In Nature Preserve= Definitely observed visually or by sign
Possible Occurrence= possibly in NP by virtue of being within range

Didelphimorphia (American Marsupials)
In Nature Preserve
Virginia Opossum        Didelphis virginiana
Soricomorpha (Insectivores)
In Nature Preserve
Northern Short-tailed Shrew        Blarina brevicauda
Pygmy Shrew         Sorex hoyi   (confirmed specimen 2021)

Star-Nosed Mole  Condylura cristata

Possible Occurrence
Hairy-tailed Mole        Parascalops breweri
Masked Shrew         Sorex cinereus
Water Shrew         Sorex palustris
Smoky Shrew         Sorex fumeus
Long-tailed Shrew         Sorex dispar
Least Shrew         Cryptotis parva
Eastern Mole         Scalopus aquaticus

Chiroptera (Bats)
In Nature Preserve
Little Brown Bat        Myotis lucifugus
Big Brown Bat        Eptesicus fuscus
Red Bat        Lasiurus borealis
Tri-Colored Bat (Formerly Eastern Pipistrelle)   Perimyotis subflavus

Possible Occurrence
Northern Long-Eared Bat       Myotis septentrionalis
Indiana Bat         Myotis sodalis
Small-footed Bat         Myotis leibii
Silver-haired Bat         Lasionycteris noctivagans
Hoary Bat         Lasiurus cinereus

Canidae (Dogs)
In Nature Preserve
Coyote        Canis latrans
Red Fox         Vulpes vulpes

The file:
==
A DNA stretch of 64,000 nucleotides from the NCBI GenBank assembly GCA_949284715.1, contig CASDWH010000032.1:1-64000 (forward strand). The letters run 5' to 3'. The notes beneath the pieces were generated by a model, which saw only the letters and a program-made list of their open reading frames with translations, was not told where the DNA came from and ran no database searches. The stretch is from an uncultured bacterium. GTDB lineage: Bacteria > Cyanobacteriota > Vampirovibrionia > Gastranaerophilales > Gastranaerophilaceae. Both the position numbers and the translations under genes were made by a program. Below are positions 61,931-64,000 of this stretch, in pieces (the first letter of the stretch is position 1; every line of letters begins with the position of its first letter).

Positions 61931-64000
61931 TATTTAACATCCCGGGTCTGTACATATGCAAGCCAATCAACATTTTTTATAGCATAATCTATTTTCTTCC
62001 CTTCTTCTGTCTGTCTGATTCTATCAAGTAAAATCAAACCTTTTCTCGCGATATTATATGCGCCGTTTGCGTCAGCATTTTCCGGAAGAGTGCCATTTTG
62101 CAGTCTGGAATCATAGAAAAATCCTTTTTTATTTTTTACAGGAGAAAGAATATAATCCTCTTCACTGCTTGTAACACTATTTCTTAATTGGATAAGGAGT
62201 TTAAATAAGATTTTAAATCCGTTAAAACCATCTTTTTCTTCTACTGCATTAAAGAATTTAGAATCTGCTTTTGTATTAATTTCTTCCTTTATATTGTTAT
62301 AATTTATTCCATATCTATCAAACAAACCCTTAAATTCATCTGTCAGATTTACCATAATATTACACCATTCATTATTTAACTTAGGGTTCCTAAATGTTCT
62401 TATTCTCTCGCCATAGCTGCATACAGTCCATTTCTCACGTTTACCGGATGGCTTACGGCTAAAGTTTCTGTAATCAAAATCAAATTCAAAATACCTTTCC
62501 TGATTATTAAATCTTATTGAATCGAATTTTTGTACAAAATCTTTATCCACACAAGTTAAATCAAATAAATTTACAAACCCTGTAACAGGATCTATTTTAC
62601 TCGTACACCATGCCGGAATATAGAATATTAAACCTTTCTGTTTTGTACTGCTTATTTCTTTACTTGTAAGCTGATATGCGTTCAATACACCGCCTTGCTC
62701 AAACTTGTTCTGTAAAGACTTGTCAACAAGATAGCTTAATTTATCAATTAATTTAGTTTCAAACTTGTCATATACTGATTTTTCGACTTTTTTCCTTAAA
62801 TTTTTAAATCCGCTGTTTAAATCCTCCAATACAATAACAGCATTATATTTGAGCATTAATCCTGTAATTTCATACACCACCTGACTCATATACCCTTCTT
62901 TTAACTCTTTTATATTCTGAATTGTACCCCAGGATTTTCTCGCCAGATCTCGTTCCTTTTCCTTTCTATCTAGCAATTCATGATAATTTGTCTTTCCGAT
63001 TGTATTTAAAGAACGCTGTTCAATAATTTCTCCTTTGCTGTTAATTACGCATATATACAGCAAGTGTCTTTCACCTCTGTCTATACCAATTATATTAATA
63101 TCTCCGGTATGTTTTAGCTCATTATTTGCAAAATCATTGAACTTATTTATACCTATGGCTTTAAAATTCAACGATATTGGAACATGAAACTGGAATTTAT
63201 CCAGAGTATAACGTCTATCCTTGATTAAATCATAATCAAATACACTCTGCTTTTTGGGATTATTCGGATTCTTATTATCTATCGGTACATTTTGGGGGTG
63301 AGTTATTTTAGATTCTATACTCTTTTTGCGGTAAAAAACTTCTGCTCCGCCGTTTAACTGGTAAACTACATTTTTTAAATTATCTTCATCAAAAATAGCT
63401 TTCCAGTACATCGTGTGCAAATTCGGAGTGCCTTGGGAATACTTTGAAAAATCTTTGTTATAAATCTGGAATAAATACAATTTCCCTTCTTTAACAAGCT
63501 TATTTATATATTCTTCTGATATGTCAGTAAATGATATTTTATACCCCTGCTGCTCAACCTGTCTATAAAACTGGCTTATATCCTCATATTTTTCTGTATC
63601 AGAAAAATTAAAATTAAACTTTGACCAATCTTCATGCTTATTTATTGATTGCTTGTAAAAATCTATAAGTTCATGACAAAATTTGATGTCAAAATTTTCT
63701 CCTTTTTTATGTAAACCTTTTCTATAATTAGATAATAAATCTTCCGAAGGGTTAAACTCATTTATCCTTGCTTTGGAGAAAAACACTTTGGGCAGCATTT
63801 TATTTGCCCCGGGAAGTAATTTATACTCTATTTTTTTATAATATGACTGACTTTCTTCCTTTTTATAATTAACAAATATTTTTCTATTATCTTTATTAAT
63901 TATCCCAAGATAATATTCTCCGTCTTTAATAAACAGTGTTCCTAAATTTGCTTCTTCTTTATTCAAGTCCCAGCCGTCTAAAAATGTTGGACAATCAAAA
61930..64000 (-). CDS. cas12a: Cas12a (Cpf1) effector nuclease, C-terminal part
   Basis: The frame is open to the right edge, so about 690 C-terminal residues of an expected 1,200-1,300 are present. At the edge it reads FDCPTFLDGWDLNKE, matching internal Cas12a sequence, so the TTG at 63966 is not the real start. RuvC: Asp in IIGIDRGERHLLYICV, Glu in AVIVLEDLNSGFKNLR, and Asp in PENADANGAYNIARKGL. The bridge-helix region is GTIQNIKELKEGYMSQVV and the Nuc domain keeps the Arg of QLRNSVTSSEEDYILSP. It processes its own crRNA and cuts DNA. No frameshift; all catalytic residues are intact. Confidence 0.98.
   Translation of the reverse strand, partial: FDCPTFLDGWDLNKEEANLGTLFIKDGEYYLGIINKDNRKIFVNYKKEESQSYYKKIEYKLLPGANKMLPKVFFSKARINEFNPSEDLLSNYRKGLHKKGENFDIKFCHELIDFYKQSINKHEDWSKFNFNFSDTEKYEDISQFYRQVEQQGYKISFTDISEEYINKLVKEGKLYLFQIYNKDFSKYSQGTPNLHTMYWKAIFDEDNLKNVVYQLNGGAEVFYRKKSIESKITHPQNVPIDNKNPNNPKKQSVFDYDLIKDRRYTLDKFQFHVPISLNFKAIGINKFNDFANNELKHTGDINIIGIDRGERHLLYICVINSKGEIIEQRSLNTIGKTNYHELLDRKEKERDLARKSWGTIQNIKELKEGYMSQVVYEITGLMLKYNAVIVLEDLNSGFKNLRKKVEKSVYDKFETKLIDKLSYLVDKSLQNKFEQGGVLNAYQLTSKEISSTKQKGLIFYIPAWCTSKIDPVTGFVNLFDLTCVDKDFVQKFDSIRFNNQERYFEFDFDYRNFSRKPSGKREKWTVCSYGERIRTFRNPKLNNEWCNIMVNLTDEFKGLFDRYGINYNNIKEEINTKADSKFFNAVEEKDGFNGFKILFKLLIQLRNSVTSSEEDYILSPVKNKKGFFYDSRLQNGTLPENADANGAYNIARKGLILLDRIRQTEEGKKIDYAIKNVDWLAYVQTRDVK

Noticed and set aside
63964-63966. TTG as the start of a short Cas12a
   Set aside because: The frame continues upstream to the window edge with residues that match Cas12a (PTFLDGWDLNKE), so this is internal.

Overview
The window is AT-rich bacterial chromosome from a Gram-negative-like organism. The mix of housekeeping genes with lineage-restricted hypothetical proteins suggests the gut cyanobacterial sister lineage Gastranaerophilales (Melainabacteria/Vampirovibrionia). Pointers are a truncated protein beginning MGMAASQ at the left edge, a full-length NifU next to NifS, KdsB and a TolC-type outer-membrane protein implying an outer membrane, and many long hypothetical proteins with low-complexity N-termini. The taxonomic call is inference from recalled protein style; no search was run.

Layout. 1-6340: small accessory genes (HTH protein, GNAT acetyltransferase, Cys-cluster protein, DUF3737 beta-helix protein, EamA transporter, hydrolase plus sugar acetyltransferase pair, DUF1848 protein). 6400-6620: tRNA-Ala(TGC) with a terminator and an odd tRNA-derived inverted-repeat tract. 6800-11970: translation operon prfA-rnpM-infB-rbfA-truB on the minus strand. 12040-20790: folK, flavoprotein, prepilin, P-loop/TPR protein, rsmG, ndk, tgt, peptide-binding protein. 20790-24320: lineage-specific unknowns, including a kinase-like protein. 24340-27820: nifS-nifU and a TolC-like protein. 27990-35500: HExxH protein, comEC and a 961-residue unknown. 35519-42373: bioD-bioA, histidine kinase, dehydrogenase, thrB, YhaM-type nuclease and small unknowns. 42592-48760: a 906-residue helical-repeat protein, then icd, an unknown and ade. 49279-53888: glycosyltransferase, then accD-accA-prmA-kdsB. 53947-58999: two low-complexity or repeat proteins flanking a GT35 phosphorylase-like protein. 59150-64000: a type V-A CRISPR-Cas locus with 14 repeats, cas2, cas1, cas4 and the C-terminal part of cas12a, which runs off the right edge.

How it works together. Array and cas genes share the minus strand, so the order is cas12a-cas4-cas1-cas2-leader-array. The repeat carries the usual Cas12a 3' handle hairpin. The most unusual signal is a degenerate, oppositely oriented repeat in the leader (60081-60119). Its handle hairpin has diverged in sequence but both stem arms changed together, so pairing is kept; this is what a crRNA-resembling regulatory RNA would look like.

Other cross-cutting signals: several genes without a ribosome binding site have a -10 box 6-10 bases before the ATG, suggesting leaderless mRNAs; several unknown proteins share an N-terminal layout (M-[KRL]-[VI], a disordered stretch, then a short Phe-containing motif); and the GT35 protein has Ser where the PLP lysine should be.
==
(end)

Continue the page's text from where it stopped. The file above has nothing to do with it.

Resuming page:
Gray Fox        Urocyon cinereoargenteus

Ursidae (Bear)
Occasionally in Nature Preserve
Black Bear        Ursus americanus

Procyonidae (Raccoons)
In Nature Preserve
Raccoon         Procyon lotor

Mustelidae (Weasels and relatives)
In Nature Preserve
Ermine         Mustela erminea
Long-tailed Weasel        Mustela frenata
Least Weasel       Mustela nivalis
Mink       Mustela vison
Fisher       Martes pennanti Tracks and Sightings since 2007

In Broome County
River Otter         Lontra canadensis

Mephitidae (Skunks)
In Nature Preserve
Striped Skunk         Mephitis mephitis

Felidae (Cats)
Likely occasionally In Nature Preserve (no reports)
Bobcat        Lynx rufus

Artiodactyla (Even-Hoofed ungulates)
In Nature Preserve
White-tailed Deer        Odocoileus virginianus
Moose        Alces alces

Rodentia (Rodents)
In Nature Preserve
Eastern Chipmunk        Tamias striatus
Woodchuck        Marmota monax
Gray Squirrel        Sciurus carolinensis
Red Squirrel        Tamiasciurus hudsonicus
Southern Flying Squirrel        Glaucomys volans
Northern Flying Squirrel        Glaucomys sabrinus
Beaver        Castor canadensis
Muskrat        Ondatra zibethicus
Deer Mouse        Peromyscus maniculatus
White-footed Mouse        Peromyscus leucopus
Southern Red-backed Vole        Clethrionomys gapperi
Meadow Vole        Microtus pennsylvanicus
Porcupine        Erethizon dorsatum

Possible Occurrence
Alleghany Woodrat Neotoma magister Possibly found in Owl Pellet in BUNP 2007
Rock Vole        Microtus chrotorrhinus
Pine Vole        Pitymys pinetorum
Southern Bog Lemming        Synaptomys cooperi
Black Rat        Rattus rattus
Norway Rat        Rattus norvegicus
House Mouse        Mus musculus
Meadow Jumping Mouse        Zapus hudsonius
Woodland Jumping Mouse        Napaeozapus insignis

Lagomorpha (Rabbits/Hares)
In Nature Preserve
Eastern Cottontail        Sylvilagus floridanus
New England Cottontail        Sylvilagus transitionalis
Varying Hare        Lepus americanus